10 Questions to Ask When Selecting a Small Business CRM


10 Questions to Ask When Selecting a Small Business CRM


By: Kevin LaManna, OurHelix, Co-Founder & President

So you’ve decided to take the plunge and embark on the hype of a customer relationship management system. If you’ve done that, you know enough to understand the ROI of such a feat. Now, you’re swimming through the depths of the web trying to figure out which CRM to purchase and what does what. Here’s a list of 10 things to keep in mind when trying to figure out the best fit for your business. 

1)  Open source or commercial 

Open source software is software that you have access to the core code to modify, customize or distribute under the same license. There are several open source CRMs out there; the biggest being SugarCRM Community Edition. Open source code is freely distributed, but can often be costly to maintain, customize or integrate with your existing systems. On the other hand, open source CRMs can save a lot of money on licenses since you wouldn’t be paying a company on a per-license basis. Some of the world’s best code has been derived Commercial CRMs are a bit more straightforward. There’s most likely a customization fee as well as per-license fees. Most commercial CRM options are hosted and fully supported, so if you don’t have a technology resource or team, this is the way to go. 

There are also options in-between; so open source options that are customized, but hosted and maintained by a commercial provider. This is more of a hybrid approach. 

2)  Ongoing fees and maintenance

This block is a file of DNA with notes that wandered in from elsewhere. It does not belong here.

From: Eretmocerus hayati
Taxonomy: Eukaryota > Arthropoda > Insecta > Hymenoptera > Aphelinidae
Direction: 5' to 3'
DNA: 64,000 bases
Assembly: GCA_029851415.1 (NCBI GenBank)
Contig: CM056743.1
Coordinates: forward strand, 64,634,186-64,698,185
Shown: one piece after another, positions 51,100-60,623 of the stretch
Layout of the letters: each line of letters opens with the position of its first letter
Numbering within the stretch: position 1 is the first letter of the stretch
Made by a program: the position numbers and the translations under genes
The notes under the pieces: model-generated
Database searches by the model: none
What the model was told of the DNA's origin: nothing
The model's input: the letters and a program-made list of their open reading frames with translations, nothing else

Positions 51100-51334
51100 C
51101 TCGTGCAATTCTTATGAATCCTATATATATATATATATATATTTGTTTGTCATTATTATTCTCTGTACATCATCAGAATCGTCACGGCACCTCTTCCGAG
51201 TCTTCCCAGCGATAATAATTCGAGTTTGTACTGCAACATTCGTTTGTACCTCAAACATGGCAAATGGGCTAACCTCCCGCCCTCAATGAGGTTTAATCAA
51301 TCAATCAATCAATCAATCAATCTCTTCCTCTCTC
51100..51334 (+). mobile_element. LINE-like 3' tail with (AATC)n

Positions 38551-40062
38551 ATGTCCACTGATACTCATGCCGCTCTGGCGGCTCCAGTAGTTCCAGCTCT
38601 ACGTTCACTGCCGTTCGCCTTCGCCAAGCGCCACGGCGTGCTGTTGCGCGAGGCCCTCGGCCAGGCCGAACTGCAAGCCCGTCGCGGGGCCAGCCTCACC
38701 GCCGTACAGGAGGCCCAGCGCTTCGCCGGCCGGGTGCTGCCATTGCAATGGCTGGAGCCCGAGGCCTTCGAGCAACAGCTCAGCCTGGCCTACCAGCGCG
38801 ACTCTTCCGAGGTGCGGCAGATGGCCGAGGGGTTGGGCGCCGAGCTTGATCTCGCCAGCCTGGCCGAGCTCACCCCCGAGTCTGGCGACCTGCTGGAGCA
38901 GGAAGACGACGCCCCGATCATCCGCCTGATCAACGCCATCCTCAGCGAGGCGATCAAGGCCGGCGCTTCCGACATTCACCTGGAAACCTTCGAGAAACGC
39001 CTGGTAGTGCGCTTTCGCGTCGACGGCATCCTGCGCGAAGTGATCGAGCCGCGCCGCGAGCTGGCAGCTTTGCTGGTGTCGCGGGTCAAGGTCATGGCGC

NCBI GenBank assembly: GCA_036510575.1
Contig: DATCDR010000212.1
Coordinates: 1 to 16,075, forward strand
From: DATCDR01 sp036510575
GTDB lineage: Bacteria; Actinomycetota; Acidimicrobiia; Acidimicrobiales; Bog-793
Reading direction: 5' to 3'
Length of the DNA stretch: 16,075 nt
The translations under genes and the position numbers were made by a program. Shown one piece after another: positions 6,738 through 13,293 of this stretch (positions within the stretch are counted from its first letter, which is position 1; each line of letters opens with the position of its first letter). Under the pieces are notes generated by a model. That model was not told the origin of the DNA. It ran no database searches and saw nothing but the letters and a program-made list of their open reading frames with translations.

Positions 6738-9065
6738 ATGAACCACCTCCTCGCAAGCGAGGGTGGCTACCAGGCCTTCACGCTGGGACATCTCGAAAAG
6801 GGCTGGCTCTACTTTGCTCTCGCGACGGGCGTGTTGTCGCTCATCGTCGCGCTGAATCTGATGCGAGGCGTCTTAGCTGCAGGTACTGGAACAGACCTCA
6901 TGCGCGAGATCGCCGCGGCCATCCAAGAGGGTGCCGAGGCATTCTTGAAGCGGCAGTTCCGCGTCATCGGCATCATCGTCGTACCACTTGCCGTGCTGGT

CRM fees can be nightmarish. Average CRM fees can run a business $30-40 a month, and many organizations simply cannot afford that type of investment. OurHelix is an option that doesn’t charge on a licensing basis, so there are never any surprises, and they’ll do all of the customization (including a site redesign so the CRM is actually part of the solution). 

3)  Integration 

Integration can be extremely costly. Businesses want their systems to play nice together, and since every workflow is different, seamlessly integrating the CRM into the rest of the technology stack must be a priority. In an ideal world, the site’s content management system and the CRM is the same thing, so there’s only one platform to support versus supporting multiple products and services.
For the nonprofit world, CiviCRM is a great option to look at that’s integrated with the site itself. The site and the CRM are literally bundled up together, making it highly customized and easier to maintain. 

4)  User Experience and CRM 

Put yourself in the chair of an unknown potential customer. How do they hear about you? What’s the first thing they see when going to their site? How do they tell you they exist, and how do you follow-up with them and convert them into a paying customer? If any point along this experience is less-than-stellar, then you’re risking lowering your conversion rate. A solid conversion rate is 3%, but that can obviously depend based about your industry. 

5)  What’s the hook? 

Small business CRMs should be loaded with potential “hooks.” A hook can be anything that gets the user to leave his or her information in exchange for something. That something should be something of immediate or soon-to-be value to the user. A few examples:

-A user wants to sign up for a free webinar. She leaves her first name, last name and email in exchange for being able to attend the webinar. 

-A user from Facebook sees that a business is offering a free coupon. They go to the business’ site (immersed in the brand instead of Facebook… yay!) and then in order to receive the coupon, they leave their information and immediately receive something of value. -A business decides to repurpose their existing blog content into an e-book. In order to receive the e-book, they leave their information.